Actually, this would mean W will be replaced anywhere in the command bar, including, for example, in searches, so s/W foo/bar/g would be turned into s/w foo/bar/g. this can get annoying really fast. see my answer for a comprehensive solution. – André Terra May 22 '12 at 19:17
Absolutely; this is a horrible idea. You should never, ever, ever do this. – Chris Morgan May 23 '12 at 13:43
:cnoreabbrev <expr> W getcmdtype()==':'&&getcmdline()=~#'^W'?'w':'W' – kev Jul 27 '12 at 13:32

With supplementary searching, I've found that someone asked nearly the same question as I.

:command <AliasName> <string of command to be aliased>

will do the trick.

Please be aware that, as Richo points out, the user command must begin with a capital letter.

share|improve this answer
Using :command is good solution. :cnoreabbrev doesn't understand cmd1|cmd2, :command does. – Pavel Strakhov Apr 14 '11 at 0:01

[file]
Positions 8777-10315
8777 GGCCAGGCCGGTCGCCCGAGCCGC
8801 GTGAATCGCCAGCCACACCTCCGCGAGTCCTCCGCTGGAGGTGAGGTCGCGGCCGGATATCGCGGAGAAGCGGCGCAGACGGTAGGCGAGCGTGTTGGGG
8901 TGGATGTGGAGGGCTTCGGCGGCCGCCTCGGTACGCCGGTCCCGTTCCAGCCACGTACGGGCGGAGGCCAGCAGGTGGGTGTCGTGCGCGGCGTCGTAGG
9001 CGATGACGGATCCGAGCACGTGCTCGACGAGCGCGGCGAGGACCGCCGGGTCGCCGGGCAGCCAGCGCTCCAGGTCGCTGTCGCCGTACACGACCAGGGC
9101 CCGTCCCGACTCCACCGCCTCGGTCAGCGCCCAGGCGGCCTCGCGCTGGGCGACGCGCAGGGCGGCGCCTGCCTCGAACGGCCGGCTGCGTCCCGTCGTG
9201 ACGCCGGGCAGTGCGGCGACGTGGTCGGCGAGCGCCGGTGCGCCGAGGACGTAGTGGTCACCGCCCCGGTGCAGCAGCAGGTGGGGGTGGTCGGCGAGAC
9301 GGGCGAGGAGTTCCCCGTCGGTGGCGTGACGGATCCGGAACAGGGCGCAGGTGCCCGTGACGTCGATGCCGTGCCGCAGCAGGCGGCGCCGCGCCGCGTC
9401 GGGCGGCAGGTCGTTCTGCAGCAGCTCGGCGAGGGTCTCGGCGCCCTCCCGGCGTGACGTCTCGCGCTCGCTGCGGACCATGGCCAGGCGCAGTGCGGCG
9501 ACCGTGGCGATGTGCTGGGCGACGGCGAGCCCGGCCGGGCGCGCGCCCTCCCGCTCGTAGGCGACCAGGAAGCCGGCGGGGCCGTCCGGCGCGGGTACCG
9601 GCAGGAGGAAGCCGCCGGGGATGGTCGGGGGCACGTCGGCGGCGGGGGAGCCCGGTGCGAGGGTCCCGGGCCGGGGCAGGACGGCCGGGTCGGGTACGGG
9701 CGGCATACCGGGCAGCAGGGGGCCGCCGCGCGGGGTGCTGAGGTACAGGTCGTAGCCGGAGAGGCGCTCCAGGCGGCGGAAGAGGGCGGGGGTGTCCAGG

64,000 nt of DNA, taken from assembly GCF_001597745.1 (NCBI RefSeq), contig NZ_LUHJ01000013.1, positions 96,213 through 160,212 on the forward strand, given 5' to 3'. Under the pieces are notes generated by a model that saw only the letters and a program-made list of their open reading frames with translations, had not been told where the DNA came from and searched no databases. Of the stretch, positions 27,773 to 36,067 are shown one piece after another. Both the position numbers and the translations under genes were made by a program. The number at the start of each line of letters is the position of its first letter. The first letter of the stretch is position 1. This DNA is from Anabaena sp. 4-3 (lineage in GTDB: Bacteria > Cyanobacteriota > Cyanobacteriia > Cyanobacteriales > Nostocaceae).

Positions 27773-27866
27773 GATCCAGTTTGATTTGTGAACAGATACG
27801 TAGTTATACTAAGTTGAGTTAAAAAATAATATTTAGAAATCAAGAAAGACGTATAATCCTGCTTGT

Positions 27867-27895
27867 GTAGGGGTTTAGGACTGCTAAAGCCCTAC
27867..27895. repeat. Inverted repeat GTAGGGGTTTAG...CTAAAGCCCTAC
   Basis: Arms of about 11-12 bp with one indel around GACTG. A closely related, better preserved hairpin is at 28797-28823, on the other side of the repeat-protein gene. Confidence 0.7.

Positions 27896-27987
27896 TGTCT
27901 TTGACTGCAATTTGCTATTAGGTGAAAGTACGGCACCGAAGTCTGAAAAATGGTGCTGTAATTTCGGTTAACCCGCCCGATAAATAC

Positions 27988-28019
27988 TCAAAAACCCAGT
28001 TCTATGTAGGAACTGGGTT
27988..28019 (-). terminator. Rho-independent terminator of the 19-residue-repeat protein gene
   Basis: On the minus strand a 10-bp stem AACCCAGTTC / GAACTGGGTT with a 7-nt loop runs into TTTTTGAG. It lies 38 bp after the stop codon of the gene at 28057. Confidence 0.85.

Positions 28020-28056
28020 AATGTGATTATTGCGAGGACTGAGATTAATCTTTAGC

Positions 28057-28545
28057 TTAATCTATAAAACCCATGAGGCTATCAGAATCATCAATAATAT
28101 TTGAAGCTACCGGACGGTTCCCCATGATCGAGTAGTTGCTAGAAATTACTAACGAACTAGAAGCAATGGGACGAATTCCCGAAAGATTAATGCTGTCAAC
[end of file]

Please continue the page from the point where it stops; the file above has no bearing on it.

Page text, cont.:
This won't work, user defined commands must begin with caps. – richo Apr 14 '11 at 13:54
The OP was asking to map :W to :w, so it does work. – Sebastián Grignoli Sep 24 '12 at 21:07
A less confusing way to write this is, :command AliasName string of command to be aliased – Alec Jacobson Aug 21 '13 at 16:36
This won't handle/forward any command arguments, like -nargs, -complete etc. – blueyed Feb 11 '14 at 10:21

Maybe you would like to map one of your function keys (F1..F12) to :w ? Then put this into your .vimrc:

noremap  <f1> :w<return>
inoremap <f1> <c-o>:w<return>

(ctrl-o in insert mode switches temporarily to normal mode).

share|improve this answer
pretty cool thanks – Max MacLeod Nov 21 '13 at 11:04

Suppose you want to add alias for tabnew command in gvim. you can simply type the following command in your .vimrc file (if not in home folder than create one)

cabbrev t tabnew
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I find that mapping the ; key to : would be a better solution, and would make you more productive for typing other commands.

nnoremap ; :
vnoremap ; :
share|improve this answer
This is the single best tip for vim. I'm so used to it now that every time I encounter the normal behavior, it takes me a few tried to get my mind retrained. – André Terra Feb 24 '15 at 19:58